These comments made me angry. Not just because they treat a nursing breast like a sexual object (which is by itself pretty disturbing when you are likening feeding an infant to what's going on in your pants), but because they suggest that women should hide themselves away during certain periods (pun intended) of their lives. What you're saying when you tell a woman to cover up is that her body offends you. This to me isn't so far removed from sending women to the Red Tent (and I don't mean the store in Toronto) when they're menstruating. The vast majority of these comments came from women. Other women, with the same hardware I have and who are or may one day become mothers. Are you so upset by the thought of your own body that you can't even contemplate seeing a small part of another woman's? If you have a daughter, is that how you want her to feel about her body? That it is only fit for public appearance provided it is doing nothing distinctly female? If you have a son, is that how you want him to think about women, about their bodies, about motherhood? As so dangerously sexualized that they must be feared and derided, even deliberately hidden from the world? As parents, you have the greatest influence over your kids and what kind of people and parents they will become. You are writing a blueprint for the next generation. Please think about the message you send before you suggest that women, en masse, should hide themselves away for fear of being seen for exactly what they are.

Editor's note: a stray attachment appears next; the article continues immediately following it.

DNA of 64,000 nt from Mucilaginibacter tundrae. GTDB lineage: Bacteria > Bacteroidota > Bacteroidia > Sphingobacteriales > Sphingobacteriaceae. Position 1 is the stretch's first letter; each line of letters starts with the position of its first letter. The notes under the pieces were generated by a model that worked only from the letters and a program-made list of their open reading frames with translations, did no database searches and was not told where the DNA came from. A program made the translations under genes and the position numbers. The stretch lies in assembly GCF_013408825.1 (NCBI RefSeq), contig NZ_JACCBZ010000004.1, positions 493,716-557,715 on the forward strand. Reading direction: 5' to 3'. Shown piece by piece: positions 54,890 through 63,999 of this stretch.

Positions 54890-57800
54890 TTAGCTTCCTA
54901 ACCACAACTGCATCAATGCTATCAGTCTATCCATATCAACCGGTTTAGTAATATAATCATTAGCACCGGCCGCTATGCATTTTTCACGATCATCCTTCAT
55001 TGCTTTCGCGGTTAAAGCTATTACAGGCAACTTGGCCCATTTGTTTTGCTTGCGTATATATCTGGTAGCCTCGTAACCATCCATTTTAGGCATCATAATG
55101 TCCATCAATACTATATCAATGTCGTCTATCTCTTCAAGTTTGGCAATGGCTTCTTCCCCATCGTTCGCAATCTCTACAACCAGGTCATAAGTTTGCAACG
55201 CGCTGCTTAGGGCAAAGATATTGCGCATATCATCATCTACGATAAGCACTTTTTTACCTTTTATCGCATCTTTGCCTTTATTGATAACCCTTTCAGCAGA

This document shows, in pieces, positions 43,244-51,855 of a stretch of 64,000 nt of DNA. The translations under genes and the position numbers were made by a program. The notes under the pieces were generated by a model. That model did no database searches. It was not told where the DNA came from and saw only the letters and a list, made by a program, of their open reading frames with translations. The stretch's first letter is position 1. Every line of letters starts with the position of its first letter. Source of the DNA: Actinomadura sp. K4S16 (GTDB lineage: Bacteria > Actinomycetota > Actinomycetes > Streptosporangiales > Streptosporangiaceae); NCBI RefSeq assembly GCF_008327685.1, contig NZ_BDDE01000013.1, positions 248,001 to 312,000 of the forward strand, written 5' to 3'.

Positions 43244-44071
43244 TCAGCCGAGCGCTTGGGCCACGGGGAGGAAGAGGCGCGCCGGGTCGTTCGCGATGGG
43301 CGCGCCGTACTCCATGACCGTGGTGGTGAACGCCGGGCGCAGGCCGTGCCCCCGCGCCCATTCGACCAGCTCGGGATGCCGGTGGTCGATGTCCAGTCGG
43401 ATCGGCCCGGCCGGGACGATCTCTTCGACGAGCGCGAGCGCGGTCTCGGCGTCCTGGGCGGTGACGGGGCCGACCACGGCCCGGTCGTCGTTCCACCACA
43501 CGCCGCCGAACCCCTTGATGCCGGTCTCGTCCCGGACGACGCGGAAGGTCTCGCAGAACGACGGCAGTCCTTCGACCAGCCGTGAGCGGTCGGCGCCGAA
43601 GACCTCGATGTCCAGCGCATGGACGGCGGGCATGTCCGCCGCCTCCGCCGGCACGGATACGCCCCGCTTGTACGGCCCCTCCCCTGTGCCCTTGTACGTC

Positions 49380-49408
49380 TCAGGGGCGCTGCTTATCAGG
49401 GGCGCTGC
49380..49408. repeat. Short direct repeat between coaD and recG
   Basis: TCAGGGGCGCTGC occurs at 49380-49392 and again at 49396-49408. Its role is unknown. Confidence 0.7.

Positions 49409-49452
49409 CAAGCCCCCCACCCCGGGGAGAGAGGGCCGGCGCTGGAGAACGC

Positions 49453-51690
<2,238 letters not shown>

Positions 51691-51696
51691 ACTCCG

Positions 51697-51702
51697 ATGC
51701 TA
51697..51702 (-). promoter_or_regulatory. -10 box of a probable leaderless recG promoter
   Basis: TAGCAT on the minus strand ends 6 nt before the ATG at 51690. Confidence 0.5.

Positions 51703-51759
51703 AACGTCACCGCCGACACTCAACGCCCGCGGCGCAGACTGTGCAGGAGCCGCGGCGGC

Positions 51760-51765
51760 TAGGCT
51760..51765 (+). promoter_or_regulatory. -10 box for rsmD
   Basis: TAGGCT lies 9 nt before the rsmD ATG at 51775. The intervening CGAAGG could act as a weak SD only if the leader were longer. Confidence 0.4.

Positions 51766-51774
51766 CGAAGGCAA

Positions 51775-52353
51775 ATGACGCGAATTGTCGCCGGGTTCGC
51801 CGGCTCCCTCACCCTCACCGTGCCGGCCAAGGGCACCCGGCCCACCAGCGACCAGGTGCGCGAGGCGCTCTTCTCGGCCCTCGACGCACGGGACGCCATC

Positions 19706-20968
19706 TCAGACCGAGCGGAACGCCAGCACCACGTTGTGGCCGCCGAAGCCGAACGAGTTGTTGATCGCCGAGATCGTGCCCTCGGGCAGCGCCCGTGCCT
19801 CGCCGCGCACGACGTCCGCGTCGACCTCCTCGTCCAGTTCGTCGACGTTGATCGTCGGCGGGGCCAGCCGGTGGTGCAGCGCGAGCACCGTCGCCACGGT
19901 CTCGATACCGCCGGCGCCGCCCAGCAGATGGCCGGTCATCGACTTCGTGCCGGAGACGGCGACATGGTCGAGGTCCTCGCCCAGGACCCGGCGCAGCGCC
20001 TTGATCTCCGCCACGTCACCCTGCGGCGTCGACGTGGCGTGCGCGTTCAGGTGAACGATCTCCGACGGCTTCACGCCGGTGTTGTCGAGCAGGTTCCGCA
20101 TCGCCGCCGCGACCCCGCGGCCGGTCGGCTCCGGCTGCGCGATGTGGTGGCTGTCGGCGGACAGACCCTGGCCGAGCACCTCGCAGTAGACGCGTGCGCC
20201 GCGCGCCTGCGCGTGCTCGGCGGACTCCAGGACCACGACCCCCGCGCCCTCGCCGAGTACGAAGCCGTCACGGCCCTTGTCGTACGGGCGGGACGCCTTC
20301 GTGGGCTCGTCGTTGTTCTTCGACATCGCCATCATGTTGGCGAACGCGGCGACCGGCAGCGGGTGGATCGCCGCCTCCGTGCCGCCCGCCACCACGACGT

For the record, here is what I looked like on the day I nursed my son in Starbucks, and how I look every time I nurse my son. It is natural and absolutely non-sexual and it's also a legally protected right. I have nothing to hide. Neither do you.

rebecca balfour